Back in 1989, I co-authored a book on color divination with Tony Grosso, a psychic who typically asked his clients to quickly–without thinking about it–name five colors. From their choices, he was able to give them a detailed reading. Tony was short in stature, barely five-feet tall, but a head above many psychics in talent. Clients came back again and again.
At some point, he put together a booklet, called Color Me Psychic, that described his personalized definition of various colors. The problem that developed, though, was that the repeat clients who had bought his booklet learned the meanings of the colors and came to readings prepared with the colors that they thought were right for what they wanted. Tony was able to work around that problem by using other psychic talents, including his own method of handwriting analysis in which he asked clients to sign their names. He would rub the fingernails of his thumb and index finger over the signatures and read the person’s life. He always looked dazed when he gave readings, as if he were in a trance.
And these readings were weirdly accurate.
When I met Tony, he had moved away from his color readings, but he’d given me a copy of his booklet and showed me how it worked. From there, I came up with the idea of creating a divination system in which anyone could use his color scheme for readings. He liked the idea and we settled on using the concept of five colored cubes. The cubes overcame the problem of pre-selecting the colors you wanted. I wrote the proposal and it sold to Ballantine Books. The Rainbow Oracle was published in 1989 as a hardcover book in a box with the cubes along with a velvet drawstring bag.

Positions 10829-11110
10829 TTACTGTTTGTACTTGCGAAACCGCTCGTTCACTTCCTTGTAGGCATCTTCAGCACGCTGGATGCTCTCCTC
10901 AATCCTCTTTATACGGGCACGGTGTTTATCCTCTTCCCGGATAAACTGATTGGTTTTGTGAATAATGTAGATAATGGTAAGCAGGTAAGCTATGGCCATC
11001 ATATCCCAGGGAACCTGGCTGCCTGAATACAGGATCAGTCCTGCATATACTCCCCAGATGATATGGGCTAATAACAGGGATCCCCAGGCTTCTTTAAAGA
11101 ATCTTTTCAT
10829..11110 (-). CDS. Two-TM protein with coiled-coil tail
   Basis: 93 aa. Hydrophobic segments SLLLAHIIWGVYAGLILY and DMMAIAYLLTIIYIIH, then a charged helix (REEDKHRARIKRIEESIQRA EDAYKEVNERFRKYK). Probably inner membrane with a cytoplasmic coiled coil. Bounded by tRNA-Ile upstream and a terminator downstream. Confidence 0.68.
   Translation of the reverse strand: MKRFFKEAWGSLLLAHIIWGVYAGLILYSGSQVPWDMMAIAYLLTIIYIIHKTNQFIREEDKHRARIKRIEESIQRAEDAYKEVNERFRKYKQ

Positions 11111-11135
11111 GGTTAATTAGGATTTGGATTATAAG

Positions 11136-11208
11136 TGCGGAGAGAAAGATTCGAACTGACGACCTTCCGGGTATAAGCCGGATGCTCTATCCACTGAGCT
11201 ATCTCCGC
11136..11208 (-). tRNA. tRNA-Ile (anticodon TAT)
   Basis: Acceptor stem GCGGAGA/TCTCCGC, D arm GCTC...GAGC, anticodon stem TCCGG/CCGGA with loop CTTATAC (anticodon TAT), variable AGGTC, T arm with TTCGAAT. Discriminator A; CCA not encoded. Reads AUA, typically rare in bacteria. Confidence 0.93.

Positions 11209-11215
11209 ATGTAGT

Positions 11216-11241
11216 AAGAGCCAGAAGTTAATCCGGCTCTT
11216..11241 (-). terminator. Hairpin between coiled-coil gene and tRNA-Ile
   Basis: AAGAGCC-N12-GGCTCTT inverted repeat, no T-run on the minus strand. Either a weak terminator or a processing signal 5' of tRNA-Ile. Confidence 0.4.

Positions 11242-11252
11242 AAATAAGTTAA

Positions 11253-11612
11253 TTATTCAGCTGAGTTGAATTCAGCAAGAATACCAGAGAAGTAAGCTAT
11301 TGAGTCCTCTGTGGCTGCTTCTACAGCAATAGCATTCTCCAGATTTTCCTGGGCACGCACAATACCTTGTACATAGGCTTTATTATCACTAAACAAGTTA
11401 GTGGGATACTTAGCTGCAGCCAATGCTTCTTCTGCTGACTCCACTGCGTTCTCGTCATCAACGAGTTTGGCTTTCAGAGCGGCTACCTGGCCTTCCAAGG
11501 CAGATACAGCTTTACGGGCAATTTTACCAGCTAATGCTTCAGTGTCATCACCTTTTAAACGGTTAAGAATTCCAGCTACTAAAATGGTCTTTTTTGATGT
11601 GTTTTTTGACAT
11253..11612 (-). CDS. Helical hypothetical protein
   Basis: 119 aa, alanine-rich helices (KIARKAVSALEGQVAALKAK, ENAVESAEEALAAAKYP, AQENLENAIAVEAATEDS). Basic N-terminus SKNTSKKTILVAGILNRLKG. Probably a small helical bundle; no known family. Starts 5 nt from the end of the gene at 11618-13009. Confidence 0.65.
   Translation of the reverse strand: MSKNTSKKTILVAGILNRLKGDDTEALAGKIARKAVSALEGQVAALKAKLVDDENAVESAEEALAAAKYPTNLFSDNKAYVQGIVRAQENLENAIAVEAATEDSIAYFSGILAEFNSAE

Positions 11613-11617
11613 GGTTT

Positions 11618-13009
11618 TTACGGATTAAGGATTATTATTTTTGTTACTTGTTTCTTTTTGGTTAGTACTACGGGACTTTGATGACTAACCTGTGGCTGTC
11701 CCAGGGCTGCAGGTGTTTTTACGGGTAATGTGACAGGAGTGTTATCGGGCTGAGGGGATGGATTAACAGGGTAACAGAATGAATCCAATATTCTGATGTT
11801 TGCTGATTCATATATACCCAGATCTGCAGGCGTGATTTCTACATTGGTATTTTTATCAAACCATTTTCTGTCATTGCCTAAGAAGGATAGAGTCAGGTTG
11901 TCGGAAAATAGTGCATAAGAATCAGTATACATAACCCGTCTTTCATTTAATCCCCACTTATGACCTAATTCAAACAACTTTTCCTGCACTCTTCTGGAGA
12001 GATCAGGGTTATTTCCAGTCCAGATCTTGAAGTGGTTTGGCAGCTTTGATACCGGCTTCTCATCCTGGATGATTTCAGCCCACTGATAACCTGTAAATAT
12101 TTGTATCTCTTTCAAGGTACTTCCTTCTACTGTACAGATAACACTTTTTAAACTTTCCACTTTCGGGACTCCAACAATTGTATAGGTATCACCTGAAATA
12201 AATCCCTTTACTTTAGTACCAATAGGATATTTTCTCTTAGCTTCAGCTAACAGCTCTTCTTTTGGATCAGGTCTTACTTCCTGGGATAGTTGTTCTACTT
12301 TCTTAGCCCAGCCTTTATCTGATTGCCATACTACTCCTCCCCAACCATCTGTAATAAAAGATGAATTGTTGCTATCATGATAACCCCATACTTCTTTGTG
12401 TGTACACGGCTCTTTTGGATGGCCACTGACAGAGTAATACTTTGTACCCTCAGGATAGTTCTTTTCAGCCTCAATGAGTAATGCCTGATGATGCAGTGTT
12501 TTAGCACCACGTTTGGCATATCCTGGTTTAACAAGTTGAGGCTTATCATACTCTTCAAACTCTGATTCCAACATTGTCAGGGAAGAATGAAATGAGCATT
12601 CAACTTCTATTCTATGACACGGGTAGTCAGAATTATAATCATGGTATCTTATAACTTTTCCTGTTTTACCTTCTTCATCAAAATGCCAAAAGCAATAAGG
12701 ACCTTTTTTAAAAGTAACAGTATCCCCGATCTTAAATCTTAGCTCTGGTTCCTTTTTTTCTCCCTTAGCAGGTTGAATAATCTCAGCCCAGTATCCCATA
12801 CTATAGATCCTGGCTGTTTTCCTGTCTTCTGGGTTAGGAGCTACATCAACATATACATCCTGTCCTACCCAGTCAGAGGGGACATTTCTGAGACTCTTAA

For the rest of Tony’s life, The Oracle served as a platform for him in his seminars and workshops. He personally sold a lot of books. Meanwhile, I moved on to other projects.
The reason I’m recounting this story is that twenty-four years after it was initially published, The Rainbow Oracle is out again as an e-book with Crossroad Press. Of course, an e-book doesn’t come with colored cubes, so I’ve revised the book slightly, providing readers with methods for creating their own colored cubes. In fact, the You Tube video below shows how one reader created her own cubes.
Katrina Joyner actually formatted the book when I was considering bringing it out with Smashwords. She was fascinated with the oracle and started sharing color readings with a group of friends who get together regularly. Her enthusiasm shows in the video and she carries on for quite a while before getting into the nitty gritty of readings and creating colored cubes. Near the end, she finally holds up a copy of the original book in its box that we had sent her after finding out how much she liked it.
Besides the video, you can find a detailed description of the book here on the Kindle site.
When we e-mailed her to let her know the post would be going up on 9/12, she replied that the date was an interesting synchro: My blog is set to advertise the book on the 12th. I’d actually changed the date a few times.